Wednesday, 12 July 2006: 9:30 AM
Ballroom AD (Monona Terrace Community and Convention Center)
This paper presents examples of cloud-aerosol 3D radiative interaction in a biomass burning region of Brazil. To quantify this impact, we use MODIS retrieved cloud optical properties to produce a realistic cloud field with the cloud top height estimated from MODIS brightness temperature at 11 microns. With realistic cloud properties and aerosol optical depth from MODIS, the 3D radiation field is computed using a Monte Carlo radiation code. The reflectance from 1D approximation that ignores the presence of clouds can be easily obtained for the same aerosol optical thickness. Since both 3D and 1D radiation codes are very accurate, the difference between the true 3D radiation field from MC simulation and that from 1D approximation in clear regions of the cumulus cloud field determines the 3D impact due to aerosol-cloud radiative interactions. Using ASTER to estimate cloud optical properties, we further examine 3D aerosol-cloud interactions at scales not resolved by MODIS. A series of studies are performed to examine the dependence of 3D cloud effects on wavelength, aerosol amounts, and surface types. An example of 3D cloud effects on clear region reflectance is demonstrated in Fig. 1. Assuming the 3D bias in 1D estimated aerosol optical thickness is linear as a function of aerosol optical thickness, the true aerosol optical thickness in clear regions will be estimated.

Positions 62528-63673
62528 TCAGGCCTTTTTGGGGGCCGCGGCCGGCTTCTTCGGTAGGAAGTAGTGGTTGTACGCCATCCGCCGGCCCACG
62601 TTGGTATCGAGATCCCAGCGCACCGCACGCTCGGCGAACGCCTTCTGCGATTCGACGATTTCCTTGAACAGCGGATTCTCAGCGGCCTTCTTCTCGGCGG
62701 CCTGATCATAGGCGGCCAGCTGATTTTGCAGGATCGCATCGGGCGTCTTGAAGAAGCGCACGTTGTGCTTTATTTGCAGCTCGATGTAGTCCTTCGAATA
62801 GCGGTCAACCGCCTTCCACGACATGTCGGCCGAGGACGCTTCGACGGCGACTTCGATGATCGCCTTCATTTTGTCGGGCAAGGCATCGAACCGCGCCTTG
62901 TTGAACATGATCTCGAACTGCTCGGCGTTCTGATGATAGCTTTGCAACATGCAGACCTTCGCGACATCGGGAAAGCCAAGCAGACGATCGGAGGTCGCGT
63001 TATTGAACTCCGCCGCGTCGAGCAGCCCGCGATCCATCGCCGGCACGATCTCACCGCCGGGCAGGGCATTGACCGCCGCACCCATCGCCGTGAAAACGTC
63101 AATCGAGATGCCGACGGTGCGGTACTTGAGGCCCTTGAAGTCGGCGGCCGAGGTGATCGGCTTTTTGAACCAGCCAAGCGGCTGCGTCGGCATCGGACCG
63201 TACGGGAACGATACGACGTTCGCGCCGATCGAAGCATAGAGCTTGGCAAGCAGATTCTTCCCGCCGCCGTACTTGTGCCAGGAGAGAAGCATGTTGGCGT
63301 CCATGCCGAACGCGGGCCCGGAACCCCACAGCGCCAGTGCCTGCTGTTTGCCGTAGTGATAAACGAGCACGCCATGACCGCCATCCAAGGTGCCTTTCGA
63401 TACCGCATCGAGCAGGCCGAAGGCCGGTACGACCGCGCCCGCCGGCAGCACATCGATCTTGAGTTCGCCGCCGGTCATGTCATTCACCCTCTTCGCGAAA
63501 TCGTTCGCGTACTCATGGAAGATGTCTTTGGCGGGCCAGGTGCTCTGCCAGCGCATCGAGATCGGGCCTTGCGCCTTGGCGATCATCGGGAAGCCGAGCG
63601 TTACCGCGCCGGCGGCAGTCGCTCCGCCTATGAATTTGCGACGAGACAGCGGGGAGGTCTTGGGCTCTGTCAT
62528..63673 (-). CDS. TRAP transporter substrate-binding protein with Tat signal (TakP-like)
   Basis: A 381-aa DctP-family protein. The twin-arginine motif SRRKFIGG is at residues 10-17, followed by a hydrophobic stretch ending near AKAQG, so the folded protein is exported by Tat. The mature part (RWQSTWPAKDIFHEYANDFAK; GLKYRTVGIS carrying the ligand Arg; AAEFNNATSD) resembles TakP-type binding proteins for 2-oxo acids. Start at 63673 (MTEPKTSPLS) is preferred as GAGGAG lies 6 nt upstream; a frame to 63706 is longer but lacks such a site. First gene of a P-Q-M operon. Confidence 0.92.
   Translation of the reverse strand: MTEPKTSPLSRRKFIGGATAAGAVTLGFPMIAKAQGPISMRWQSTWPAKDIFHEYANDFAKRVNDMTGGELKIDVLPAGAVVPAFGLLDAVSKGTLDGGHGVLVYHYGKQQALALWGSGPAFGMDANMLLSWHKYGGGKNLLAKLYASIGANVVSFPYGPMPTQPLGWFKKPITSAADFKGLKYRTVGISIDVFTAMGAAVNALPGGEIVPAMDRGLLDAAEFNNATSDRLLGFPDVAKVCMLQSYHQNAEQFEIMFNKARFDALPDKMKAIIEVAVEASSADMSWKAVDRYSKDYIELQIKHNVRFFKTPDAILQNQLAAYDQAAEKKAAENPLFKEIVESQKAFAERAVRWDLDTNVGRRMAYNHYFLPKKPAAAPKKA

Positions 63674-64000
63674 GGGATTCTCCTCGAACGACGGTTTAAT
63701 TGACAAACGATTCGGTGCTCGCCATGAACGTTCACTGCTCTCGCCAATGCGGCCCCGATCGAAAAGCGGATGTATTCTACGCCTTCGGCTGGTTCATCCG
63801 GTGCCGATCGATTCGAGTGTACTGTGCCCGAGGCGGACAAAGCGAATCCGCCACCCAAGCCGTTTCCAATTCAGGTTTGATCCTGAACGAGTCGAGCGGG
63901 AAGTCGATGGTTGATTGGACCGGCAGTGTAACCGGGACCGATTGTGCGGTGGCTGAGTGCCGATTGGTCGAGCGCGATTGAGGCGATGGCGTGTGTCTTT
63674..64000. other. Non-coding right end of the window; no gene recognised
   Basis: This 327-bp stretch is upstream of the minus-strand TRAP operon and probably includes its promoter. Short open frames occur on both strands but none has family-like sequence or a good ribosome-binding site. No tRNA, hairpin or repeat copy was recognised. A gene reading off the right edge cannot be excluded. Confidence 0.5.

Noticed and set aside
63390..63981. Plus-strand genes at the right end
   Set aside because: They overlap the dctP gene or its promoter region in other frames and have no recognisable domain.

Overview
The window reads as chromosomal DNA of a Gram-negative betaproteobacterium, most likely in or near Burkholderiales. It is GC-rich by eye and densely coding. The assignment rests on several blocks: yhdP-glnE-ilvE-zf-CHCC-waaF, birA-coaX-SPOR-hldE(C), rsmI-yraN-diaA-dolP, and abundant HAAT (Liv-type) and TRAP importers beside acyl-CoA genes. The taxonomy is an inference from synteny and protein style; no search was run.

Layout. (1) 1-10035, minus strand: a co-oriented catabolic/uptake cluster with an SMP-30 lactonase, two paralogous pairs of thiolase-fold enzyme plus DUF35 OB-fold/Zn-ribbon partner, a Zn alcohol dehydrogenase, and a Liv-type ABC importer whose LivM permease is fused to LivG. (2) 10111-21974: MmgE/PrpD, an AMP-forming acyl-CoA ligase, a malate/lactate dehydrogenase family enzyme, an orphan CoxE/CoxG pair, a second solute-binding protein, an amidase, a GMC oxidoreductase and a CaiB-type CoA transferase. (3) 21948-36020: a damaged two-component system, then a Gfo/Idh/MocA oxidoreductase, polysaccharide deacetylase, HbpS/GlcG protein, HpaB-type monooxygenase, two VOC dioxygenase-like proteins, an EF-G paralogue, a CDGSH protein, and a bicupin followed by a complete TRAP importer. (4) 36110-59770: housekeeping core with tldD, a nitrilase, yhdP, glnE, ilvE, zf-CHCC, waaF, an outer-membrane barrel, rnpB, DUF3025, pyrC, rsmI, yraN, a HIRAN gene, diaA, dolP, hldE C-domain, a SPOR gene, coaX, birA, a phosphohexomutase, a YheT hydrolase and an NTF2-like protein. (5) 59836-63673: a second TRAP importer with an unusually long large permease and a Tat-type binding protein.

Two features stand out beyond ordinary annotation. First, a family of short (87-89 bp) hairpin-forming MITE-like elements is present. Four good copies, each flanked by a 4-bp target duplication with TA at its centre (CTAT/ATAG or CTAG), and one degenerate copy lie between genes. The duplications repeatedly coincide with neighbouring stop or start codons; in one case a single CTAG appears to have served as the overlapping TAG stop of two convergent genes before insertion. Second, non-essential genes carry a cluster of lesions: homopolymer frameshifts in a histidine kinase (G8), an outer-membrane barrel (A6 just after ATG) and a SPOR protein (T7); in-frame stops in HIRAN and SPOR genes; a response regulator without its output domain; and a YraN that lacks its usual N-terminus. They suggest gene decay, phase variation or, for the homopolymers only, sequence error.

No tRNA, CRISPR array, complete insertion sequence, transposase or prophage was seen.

Figure 1. 3D cloud effects for an open area of a cumulus cloud field in Brazil. The cloud optical depth is retrieved from ASTER image at 90 m resolution (masked as white) with aerosol optical thickness of 0.05 and surface reflectance of 0.35 at wavelength of 0.86 microns. The incoming solar beam is from southeast with solar zenith angle of 31 degrees, and solar azimuth angle of 129 degrees.
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